1 year later"
Exclusive Interview with Mr. Jean-Bertrand Aristide in
Pretoria - By Claude Ribbe
Paris, February 21, 2005
Note: Below is an English translation, of an interview by famed Afro-French journalist Claude Ribbe, of President Jean Betrand Aristide where he names two high level French emissaries who threatened him to either resign or get killed. Pres. Aristide again identifies them as French Foreign Minister, Dominique de Villepin's sister, and the French Foreign Minister's appointee, Regis
1 year later"
Exclusive Interview with Mr. Jean-Bertrand Aristide in Pretoria
By Claude Ribbe
Paris, February 21, 2005
Just a few days before the 1 year anniversary of his
controversial departure from Haiti, Mr. Jean-Bertrand Aristide
was willing to give me an exclusive interview in Pretoria in
which he explains his situation in South Africa and offers his
opinion on events which have taken place in Haiti since he left
Port-au-Prince. From this filmed interview I have produced an
11-minute documentary entitled: "Aristide, 1 year
Accompanied by his wife and very well protected by South African
security services, Mr. Aristide seemingly sound and relaxed,
maintains that he was the victim of a "kidnapping",
and for the first time explicitly revealed that he was
threatened by two French emissaries whose names he did not
hesitate to reveal.
A few weeks before his departure, these persons visited him at
the National Palace. According to Mr. Aristide their
threat was very blunt: "either you resign or you would be
killed!" Mr. Aristide makes it clear that their true
intention was to kill him: "I am alive today, but that was
not their wish".
Calmly refuting the accusations made against him in numerous
media, Mr. Aristide stated that he "was used to this type
of defamation where the guilty systematically brandish lies as
if one tree could hide the forest"".
Based on reports of humanitarian organizations, Mr. Aristide who
proclaims his absolute hostility to violence, elaborated on the
10,000 assassinations perpetrated since his departure and went
so far as to speak of a "genocide" against some of
those who elected him to power, the excluded who the former
colonizers "grudgingly refer to as chimères".
According to him just the idea of Haiti's bicentennial created
an irrational panic among the countries that had enslaved
Africans. And it's from this that emerged all the destabilizing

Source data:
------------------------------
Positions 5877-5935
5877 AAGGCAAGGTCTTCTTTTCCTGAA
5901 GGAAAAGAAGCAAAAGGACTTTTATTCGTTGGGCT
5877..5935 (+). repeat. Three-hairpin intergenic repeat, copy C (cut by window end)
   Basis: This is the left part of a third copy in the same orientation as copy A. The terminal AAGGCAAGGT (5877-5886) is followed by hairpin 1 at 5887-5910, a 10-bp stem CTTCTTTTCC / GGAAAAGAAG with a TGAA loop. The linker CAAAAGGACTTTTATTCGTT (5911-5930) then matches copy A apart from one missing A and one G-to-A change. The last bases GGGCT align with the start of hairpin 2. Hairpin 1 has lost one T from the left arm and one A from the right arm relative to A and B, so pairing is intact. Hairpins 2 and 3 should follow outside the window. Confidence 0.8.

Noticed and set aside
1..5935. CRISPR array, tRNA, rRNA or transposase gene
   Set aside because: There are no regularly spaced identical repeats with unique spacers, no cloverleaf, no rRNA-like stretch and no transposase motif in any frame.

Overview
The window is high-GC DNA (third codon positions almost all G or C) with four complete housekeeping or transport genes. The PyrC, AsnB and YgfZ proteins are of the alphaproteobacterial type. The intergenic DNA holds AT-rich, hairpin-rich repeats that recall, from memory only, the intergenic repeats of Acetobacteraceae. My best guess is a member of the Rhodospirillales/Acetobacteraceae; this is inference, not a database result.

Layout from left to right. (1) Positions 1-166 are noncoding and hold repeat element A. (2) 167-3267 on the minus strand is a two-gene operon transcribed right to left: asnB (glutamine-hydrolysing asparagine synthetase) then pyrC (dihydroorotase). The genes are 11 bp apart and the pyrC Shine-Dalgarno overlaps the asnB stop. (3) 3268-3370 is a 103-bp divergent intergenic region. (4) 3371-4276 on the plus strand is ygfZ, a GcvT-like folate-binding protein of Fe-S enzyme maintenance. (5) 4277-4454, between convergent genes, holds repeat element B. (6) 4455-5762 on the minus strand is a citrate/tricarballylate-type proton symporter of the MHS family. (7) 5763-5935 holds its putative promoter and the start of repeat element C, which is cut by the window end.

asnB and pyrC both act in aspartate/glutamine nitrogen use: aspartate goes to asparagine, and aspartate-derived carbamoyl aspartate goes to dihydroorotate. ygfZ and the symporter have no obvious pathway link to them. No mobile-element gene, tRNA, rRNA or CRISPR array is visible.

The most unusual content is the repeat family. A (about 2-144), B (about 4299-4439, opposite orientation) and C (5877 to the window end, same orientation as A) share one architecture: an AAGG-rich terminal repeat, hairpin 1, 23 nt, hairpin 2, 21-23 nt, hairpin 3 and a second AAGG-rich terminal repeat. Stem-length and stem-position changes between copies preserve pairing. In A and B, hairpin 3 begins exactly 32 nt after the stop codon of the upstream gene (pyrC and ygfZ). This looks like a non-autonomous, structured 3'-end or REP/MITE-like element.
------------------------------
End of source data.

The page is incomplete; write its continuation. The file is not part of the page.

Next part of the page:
maneuvers that led to his departure, from a misinformation
campaign to a veritable media lynching and "character
assassination". This well orchestrated operation with the
participation of "rebels" as one of the episodes of
the plot was financed by an estimated budget of $120 million US
He sees the "neo-colonial" notion to place Haiti under
a protectorate being floated by the former slave powers as ill
advised and unreasonable.
He says that "sometimes when one is a racist they believe
that Blacks cannot see further than whites. They are
surely mistaken in this view."
For Mr. Aristide, sending French armed forces on Haitian soil on
the very year of the bicentennial of the independence of the
first Black republic, which successfully resisted napoleon's
efforts to reestablish slavery, is an act of pure and simple
He is certain that not just for the Haitian people but for the
14 countries of Caricom as well as the 53 countries of Africa,
which after close to one year have refused to recognize the
"defacto government" imposed by foreign powers, he
remains the sole guarantor of democracy and the constitution.
Mr. Aristide reminded us that "even though I am not
physically in Haiti, I remain the President of the Republic of
Haiti". When asked about an eventual return to his country,
Mr. Aristide says that he is confident of this and furthermore
he is open to dialogue, even with those who are
"guilty". He noted that some discussions are actually
taking place through the Republic of South Africa and the
President of the African Union, Mr. Konare who traveled to Haiti
for such discussions on December 16, 2004 at the invitation of
the "defacto government".
Mr. Aristide assures us that "I will be in Haiti, at the
opportune moment" and "before too long, within the
framework of a negotiated agreement, or through dialogue so that
free, fair, and democratic elections can be held as mandated in
the Haitian constitution."
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